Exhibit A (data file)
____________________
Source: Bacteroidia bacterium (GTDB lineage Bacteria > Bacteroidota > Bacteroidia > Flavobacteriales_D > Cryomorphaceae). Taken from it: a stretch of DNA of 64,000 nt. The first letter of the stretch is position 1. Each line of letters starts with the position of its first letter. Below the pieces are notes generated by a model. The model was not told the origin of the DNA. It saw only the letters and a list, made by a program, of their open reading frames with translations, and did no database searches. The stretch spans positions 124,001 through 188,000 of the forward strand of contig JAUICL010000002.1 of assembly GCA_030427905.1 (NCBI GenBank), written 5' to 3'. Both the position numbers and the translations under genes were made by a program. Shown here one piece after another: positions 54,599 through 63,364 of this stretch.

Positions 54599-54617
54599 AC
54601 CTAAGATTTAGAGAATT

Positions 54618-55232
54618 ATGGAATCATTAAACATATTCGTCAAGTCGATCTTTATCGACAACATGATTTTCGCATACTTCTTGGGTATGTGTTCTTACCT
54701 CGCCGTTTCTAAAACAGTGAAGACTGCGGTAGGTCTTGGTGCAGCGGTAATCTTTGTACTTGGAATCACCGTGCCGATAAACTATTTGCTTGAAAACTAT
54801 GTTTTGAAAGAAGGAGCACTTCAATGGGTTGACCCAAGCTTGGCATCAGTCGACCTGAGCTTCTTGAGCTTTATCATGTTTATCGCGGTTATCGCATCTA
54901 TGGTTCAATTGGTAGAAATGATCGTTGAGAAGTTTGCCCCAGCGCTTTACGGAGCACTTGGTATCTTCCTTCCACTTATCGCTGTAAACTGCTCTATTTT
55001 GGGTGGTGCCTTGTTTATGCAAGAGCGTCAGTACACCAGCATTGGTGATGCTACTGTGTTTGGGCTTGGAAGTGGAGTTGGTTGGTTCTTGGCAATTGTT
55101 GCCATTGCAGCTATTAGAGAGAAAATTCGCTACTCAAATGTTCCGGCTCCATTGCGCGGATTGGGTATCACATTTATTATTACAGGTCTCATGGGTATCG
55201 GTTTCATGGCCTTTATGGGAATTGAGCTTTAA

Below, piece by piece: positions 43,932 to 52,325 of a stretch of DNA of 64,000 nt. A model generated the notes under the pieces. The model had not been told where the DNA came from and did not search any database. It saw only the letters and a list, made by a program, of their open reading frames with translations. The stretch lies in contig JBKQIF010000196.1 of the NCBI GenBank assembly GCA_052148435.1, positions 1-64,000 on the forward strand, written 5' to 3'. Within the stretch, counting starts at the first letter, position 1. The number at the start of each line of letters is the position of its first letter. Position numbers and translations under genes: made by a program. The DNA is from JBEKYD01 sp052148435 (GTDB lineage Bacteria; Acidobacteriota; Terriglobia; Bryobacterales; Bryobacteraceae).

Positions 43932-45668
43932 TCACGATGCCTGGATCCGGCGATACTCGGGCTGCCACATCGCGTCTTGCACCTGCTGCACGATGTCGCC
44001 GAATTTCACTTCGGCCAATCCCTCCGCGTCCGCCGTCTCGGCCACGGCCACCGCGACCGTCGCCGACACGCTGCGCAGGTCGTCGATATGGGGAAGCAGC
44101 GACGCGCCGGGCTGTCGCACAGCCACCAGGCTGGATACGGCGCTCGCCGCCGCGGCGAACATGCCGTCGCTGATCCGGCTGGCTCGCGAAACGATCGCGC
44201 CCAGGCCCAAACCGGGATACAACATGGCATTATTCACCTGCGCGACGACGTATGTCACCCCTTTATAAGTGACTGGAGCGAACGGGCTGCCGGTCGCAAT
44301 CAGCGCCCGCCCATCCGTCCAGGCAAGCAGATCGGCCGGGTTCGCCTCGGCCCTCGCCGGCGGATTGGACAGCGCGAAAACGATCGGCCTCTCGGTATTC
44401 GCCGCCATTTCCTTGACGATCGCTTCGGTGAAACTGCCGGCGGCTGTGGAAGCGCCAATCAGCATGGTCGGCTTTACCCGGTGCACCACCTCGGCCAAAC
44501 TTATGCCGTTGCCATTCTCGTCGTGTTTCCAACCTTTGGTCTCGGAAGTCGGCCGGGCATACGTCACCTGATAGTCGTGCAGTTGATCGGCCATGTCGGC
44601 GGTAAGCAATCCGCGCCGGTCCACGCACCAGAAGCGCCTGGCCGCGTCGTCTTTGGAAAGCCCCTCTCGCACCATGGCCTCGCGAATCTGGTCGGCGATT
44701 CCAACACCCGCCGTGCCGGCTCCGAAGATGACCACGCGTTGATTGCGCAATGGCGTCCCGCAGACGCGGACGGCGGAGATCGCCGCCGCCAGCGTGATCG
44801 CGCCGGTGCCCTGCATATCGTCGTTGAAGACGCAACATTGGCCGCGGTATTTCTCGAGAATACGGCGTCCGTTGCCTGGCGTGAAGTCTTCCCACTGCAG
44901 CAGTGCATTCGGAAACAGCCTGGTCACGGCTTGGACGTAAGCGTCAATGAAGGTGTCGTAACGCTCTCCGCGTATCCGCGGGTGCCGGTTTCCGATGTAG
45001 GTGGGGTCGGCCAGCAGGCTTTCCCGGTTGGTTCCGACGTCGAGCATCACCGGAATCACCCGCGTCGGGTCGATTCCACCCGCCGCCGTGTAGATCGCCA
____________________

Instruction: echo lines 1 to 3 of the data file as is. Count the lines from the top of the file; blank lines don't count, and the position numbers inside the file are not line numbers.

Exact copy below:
Source: Bacteroidia bacterium (GTDB lineage Bacteria > Bacteroidota > Bacteroidia > Flavobacteriales_D > Cryomorphaceae). Taken from it: a stretch of DNA of 64,000 nt. The first letter of the stretch is position 1. Each line of letters starts with the position of its first letter. Below the pieces are notes generated by a model. The model was not told the origin of the DNA. It saw only the letters and a list, made by a program, of their open reading frames with translations, and did no database searches. The stretch spans positions 124,001 through 188,000 of the forward strand of contig JAUICL010000002.1 of assembly GCA_030427905.1 (NCBI GenBank), written 5' to 3'. Both the position numbers and the translations under genes were made by a program. Shown here one piece after another: positions 54,599 through 63,364 of this stretch.

Positions 54599-54617
54599 AC